April 10, 2020

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Risk of novel coronavirus to Manitobans deemed low

Wash your hands, think logically, and don't panic.

That's a succinct summary of what a panel of experts in Winnipeg stressed Wednesday morning as the world continued to respond to the emergence of the novel coronavirus, an airborne pathogen the World Health Organization has deemed a high-risk public health emergency.

"The risk to Manitobans remains low," Dr. Brent Roussin, the province's chief public health officer, told about 50 people at a lecture hall at the University of Manitoba's Bannatyne Campus.

According to the most recent report by the WHO, there have been a total of five confirmed cases of the virus in Canada, with no fatalities. Most of the cases confirmed thus far world-wide are in China, where the Hubei province and the city of Wuhan have been the hardest hit. In China—where over 1.4 billion people live—24,363 cases of the virus were confirmed as of Wednesday, with 491 fatalities.

In North America, there have been a combined 16 confirmed cases, with zero fatalities.

"The risk to Manitobans remains low," Dr. Brent Roussin said. (Ruth Bonneville / Winnipeg Free Press)

"The risk to Manitobans remains low," Dr. Brent Roussin said. (Ruth Bonneville / Winnipeg Free Press)

Roussin said that at this point, the province's focus is largely centred on early identification, diagnosis, and treatment of the virus should it appear, and to prepare a wide-scale response should one become necessary.

"The larger risk to Manitobans remains influenza," he said, encouraging those who haven't yet done so to get their flu shots, to frequently wash their hands, and practice proper cough etiquette.

"The larger risk to Manitobans remains influenza." –Dr. Brent Roussin

Roussin said that much of the attention toward this strain of coronavirus has been driven by the fact that it's new; the initial novelty is not dissimilar to the 2009 anxiety over the H1N1 virus or the 2003 SARS outbreak. Because this coronavirus is not yet characterized, the province is taking extra precautions, he said.

But he and other panelists each reiterated the importance of remaining rational and informed to combat any sort of national mania, instead relying on evidence-based approaches to deal with any outcomes.

"We know fear and stigma can often be a pathogen's greatest ally," he said.

Dr. Michelle Driedger, a professor in U of M's department of community health sciences, said that clear communication would be essential as the situation evolves. (Ruth Bonneville / Winnipeg Free Press)

Dr. Michelle Driedger, a professor in U of M's department of community health sciences, said that clear communication would be essential as the situation evolves. (Ruth Bonneville / Winnipeg Free Press)

And that fear and stigma has been accompanied at times by unbridled racism toward Chinese and Asian people, similar to when SARS led to panic and anxiety 17 years ago.

Yiduo Zhao, a dental hygiene student at the U of M, told the audience that she hadn't personally experienced that phenomenon, but that she'd seen online people wearing masks and mocking Asian people.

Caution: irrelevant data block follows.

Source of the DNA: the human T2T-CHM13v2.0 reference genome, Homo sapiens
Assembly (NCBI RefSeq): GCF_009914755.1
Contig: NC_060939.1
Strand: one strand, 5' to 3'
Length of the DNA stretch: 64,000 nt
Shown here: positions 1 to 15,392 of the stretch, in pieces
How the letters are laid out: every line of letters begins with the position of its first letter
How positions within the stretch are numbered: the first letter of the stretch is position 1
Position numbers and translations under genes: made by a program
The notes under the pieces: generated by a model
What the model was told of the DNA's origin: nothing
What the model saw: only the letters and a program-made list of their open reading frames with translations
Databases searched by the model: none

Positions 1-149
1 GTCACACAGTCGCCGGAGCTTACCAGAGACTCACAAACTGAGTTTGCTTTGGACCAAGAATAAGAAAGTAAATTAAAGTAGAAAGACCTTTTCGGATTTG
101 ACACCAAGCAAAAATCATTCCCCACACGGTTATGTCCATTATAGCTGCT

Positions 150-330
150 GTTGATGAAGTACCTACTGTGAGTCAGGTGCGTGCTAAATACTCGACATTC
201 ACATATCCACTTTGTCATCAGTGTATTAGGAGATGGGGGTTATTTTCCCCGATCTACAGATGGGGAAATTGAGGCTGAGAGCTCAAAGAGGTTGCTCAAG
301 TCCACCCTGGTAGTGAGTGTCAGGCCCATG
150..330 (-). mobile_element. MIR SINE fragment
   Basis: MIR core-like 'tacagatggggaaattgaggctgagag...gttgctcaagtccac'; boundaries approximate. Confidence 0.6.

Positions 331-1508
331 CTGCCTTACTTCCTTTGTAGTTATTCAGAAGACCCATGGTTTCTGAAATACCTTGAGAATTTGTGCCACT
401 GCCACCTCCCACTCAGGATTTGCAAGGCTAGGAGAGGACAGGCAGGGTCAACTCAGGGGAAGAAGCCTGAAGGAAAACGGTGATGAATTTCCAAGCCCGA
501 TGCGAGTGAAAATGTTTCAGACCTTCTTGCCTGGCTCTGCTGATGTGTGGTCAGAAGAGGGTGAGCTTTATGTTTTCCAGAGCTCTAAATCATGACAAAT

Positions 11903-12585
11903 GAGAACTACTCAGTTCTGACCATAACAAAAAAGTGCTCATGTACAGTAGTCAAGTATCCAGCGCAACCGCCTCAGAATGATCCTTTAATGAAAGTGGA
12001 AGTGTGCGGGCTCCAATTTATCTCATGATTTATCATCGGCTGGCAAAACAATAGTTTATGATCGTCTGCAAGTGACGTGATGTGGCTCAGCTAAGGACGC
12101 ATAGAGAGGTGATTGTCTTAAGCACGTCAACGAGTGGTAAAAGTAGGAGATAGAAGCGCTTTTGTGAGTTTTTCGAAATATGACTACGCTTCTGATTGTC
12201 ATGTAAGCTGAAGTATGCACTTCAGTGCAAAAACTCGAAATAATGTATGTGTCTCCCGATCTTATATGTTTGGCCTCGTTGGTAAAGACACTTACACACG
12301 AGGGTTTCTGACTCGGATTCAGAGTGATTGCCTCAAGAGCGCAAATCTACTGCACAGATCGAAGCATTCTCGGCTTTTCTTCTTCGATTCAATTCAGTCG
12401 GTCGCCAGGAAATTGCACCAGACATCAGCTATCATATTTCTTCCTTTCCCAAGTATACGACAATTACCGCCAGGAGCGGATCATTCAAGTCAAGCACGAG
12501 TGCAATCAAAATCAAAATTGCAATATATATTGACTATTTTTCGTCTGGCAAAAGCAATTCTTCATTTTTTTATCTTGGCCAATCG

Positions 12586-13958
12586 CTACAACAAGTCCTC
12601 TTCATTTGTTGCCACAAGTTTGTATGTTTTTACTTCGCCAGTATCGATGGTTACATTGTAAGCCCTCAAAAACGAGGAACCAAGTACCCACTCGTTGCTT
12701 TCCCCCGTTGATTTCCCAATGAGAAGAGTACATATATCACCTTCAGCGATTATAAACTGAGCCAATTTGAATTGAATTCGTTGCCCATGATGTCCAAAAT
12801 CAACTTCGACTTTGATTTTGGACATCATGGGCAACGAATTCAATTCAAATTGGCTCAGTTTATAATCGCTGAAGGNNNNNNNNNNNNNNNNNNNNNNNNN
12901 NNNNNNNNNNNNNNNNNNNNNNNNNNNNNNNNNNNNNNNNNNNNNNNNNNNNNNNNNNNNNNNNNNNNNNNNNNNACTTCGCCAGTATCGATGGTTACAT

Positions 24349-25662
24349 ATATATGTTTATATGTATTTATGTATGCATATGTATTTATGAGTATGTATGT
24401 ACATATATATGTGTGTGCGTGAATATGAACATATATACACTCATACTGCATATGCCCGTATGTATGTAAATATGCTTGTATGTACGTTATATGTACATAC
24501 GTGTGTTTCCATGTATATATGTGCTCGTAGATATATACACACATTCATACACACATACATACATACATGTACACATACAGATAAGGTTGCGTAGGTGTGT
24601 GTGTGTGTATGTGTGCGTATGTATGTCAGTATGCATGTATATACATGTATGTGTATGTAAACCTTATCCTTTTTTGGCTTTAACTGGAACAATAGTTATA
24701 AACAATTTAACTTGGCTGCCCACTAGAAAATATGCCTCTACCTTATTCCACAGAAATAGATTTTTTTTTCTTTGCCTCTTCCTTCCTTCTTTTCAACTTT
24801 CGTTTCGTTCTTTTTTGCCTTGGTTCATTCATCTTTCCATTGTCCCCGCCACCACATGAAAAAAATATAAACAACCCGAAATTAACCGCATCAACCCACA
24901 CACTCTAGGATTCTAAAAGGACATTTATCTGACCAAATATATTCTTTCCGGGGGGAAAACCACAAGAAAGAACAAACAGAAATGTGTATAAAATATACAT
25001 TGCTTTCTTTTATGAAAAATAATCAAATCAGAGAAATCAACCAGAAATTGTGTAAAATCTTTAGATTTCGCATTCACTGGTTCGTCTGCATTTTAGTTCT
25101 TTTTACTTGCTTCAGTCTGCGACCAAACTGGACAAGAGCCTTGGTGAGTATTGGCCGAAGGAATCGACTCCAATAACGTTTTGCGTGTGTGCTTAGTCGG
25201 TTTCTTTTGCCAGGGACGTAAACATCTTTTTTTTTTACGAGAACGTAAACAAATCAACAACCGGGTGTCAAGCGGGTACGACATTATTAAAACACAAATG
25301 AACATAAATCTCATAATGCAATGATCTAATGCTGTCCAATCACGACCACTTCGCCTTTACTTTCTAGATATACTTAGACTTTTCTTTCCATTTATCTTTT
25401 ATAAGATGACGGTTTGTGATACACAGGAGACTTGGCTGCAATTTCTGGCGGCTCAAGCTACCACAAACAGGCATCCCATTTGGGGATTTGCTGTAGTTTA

"There's no reason to be wearing masks. It's not effective." –Dr. Brent Roussin

Asked whether masks are even needed, Roussin said that unless someone is sick or working in a health-care setting, "There's no reason to be wearing masks. It's not effective."

Panelist Inez Vystrcil-Spence, a citizen of Nelson House, said this virus brought up memories of H1N1, when First Nations and Metis communities weren't properly considered or involved in the institutional response.

Nearly 20 communities in Manitoba are fly-ins, and many still don't have fully reliable or any running water, so advice about washing hands or seeking medical help if needed needs to address that discrepancy, she said.

Panelist Inez Vystrcil-Spence said this virus brought up memories of H1N1 when First Nations and Metis communities weren't properly considered or involved in the institutional response. (Ruth Bonneville / Winnipeg Free Press)

Panelist Inez Vystrcil-Spence said this virus brought up memories of H1N1 when First Nations and Metis communities weren't properly considered or involved in the institutional response. (Ruth Bonneville / Winnipeg Free Press)

Dr. Kevin Coombs, a professor of medical microbiology and the chair of the National Virology Panel, said the virus could be a flash in the pan, but it's still important to remain vigilant and rational.

He pointed out that the fatality rate of the virus so far amounts to about two per cent, and that since the first case was confirmed, about 100 time as many people have died from influenza, with even more dying of tuberculosis or malaria.

Dr. Michelle Driedger, a professor in U of M's department of community health sciences, said that clear communication would be essential as the situation evolves.

"The likelihood of the coronavirus causing anything catastrophic in Winnipeg approaches zero." – Dr. John Embil

"The likelihood of the coronavirus causing anything catastrophic in Winnipeg approaches zero," added Dr. John Embil, an infection control physician with the Winnipeg Regional Health Authority. "What we're trying to do locally is reinforce basic approaches."

The local health system, Embil said, has public-health protocols in place and the situation is being monitored.

"We have to maintain an element of common sense with everything we do," he added.

ben.waldman@freepress.mb.ca

Ben Waldman

Ben Waldman
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Ben Waldman covers a little bit of everything for the Free Press.

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